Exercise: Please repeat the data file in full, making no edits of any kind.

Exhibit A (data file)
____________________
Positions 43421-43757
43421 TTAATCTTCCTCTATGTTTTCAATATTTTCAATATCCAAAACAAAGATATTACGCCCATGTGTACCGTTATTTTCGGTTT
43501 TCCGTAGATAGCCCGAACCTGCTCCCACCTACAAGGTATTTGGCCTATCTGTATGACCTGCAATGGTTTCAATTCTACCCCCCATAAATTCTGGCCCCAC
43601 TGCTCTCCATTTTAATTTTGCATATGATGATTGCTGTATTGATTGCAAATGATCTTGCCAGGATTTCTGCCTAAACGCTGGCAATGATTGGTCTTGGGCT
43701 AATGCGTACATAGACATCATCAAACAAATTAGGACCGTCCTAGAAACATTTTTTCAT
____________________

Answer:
Positions 43421-43757
43421 TTAATCTTCCTCTATGTTTTCAATATTTTCAATATCCAAAACAAAGATATTACGCCCATGTGTACCGTTATTTTCGGTTT
43501 TCCGTAGATAGCCCGAACCTGCTCCCACCTACAAGGTATTTGGCCTATCTGTATGACCTGCAATGGTTTCAATTCTACCCCCCATAAATTCTGGCCCCAC
43601 TGCTCTCCATTTTAATTTTGCATATGATGATTGCTGTATTGATTGCAAATGATCTTGCCAGGATTTCTGCCTAAACGCTGGCAATGATTGGTCTTGGGCT
43701 AATGCGTACATAGACATCATCAAACAAATTAGGACCGTCCTAGAAACATTTTTTCAT